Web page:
On Galveston: March 2007

Not really too much excitement to report on here; if I had to use just one word to describe the weather I'd say, "Horrible." We started February with a few days of sunshine and it looked as though things would warm up but that too fizzled under cloud cover and more rain. I cannot remember too many winters with so many cold and rainy days, in January we had 21 days of rain and a lot of cloud cover, only 3 days of sunshine the entire month. Water temperatures are in the 40's and fishing is a bit slow.

One thing about being in this business, you learn soon enough that no matter how bad things might seem they'll always get better and I'm sure we'll be crying, "it's too hot and sure need some rain," before too long. So let's go ahead and pretend that we've got a warming trend coming and we're looking for things to pick up. I always tell people that a cold winter and a gradual warm up are very favorable for West and East Bay. These bays have lots of muddy coves and these are always the first to warm up and turn on. Trinity Bay is such a big, deep bay that it takes longer to warm up for our spring run.

During the latter part of February and early March I will be concentrating on fishing the south shoreline of West Bay. The coves down the south shoreline are usually our best bets for catching big trout this time of year. Trophy-sized specks are our big bonus this time of year and everyone is wade fishing with high hopes. I always start by scouting the coves that are holding the most bait. Outside of these coves you have guts running up the shoreline that schools of trout follow in their movements from deep water to the back of the coves as weather and abundance of bait will provide.

There is bound to be some topwater action, especially during late afternoon hours of warmer days, but mostly the big trout tend to prefer our Corkies and 51-series Mirrolures. It's always a good idea to carry a 7M Mirrolure for quiet surface work in the back of the coves when the wind lays down, but primarily it'll be those two types of sinkers I mentioned that'll pull most of the bites. For the days when the trout do not pull up on the flats, we usually just wade down the edges of the guts and throw tails out deep in order to find them.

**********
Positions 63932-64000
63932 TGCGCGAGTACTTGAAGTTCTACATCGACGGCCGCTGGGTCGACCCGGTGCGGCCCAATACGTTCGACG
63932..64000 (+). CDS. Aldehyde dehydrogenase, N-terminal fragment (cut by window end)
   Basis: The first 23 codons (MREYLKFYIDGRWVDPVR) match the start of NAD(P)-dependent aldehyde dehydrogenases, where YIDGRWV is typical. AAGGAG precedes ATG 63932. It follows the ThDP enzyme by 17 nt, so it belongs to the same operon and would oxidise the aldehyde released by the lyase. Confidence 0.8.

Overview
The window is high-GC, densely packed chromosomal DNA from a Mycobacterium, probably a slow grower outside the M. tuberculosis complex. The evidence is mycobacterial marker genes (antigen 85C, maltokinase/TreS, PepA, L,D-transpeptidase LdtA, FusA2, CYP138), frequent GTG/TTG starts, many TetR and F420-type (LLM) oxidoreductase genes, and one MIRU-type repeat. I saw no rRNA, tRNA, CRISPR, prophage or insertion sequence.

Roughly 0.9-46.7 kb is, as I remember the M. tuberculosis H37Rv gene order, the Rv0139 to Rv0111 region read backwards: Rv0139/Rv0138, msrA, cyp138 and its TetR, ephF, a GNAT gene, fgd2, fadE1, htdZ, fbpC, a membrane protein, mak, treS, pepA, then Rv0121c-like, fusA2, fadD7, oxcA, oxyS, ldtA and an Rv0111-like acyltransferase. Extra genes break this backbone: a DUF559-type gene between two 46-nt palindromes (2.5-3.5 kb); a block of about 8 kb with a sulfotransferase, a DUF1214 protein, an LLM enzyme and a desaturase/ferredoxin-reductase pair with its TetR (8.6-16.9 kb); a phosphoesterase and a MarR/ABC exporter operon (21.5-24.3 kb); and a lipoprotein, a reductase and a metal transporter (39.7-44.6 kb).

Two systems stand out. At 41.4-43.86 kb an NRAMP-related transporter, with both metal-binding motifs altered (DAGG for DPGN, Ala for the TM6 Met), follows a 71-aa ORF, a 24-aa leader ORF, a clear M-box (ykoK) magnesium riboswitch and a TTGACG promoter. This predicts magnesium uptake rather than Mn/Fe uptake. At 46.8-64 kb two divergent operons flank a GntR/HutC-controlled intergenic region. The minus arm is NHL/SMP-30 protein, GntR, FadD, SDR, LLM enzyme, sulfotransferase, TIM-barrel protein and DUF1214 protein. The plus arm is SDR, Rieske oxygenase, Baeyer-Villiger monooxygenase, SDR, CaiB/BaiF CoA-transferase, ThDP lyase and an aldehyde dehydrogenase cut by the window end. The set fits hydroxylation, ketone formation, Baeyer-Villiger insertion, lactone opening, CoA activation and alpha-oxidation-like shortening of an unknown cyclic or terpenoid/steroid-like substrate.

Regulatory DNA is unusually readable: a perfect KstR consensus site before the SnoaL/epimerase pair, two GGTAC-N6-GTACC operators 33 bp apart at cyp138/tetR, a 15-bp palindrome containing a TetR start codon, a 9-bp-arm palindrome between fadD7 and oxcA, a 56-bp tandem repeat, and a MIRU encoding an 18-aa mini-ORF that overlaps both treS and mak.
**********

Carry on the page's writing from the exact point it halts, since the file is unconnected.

East Bay is the same thing. The far north end holds the warmer water; it has a softer muddier bottom with scattered shell in it. We have been doing quite well on the warming trends before these fronts. Good sunny days help get the shallows warmed up and naturally the bait pulls up and the fish come in right behind it. We are using the same lures over here as well, Cory's Mirrolures and some soft plastics. That is pretty much the way we have been fishing.

Trinity Bay has been sitting on the back burner for a while now. The water color is off due to the runoff we have had from all the rain, plus the cold temperatures aren't helping. It will come back around unless the rivers get back up and flood us again. But we are not looking for that to happen.

Now upstream in some of the back bays like Burnett Bay ,Scott Bay, San Jacinto Bay and Tabbs Bay, they are catching a few fish out there while drift fishing. I have not been fishing it much because I am out for the big bite right now. On the smaller back bays they are catching solid fish in the 2-3 pound class using soft plastics and Mirrolures.

That is pretty much it. We have not been able to get out much due to the weather, and when you do go it can be pretty miserable some days. Nobody wants to stay out on the water for more that 6-8 hours because of the cold; it just gets you down.

We are looking forward to a good spring, usually when you have a cold winter it makes for some good shallow water spring fishing.
Hopefully that will be the pattern again because we still have ample fish out there. We dodged a lot of bullets with the cold weather and no freezes, no fish killed. I think we are going to have a good spring along the upper Texas coast. Good Luck and Good Fishing!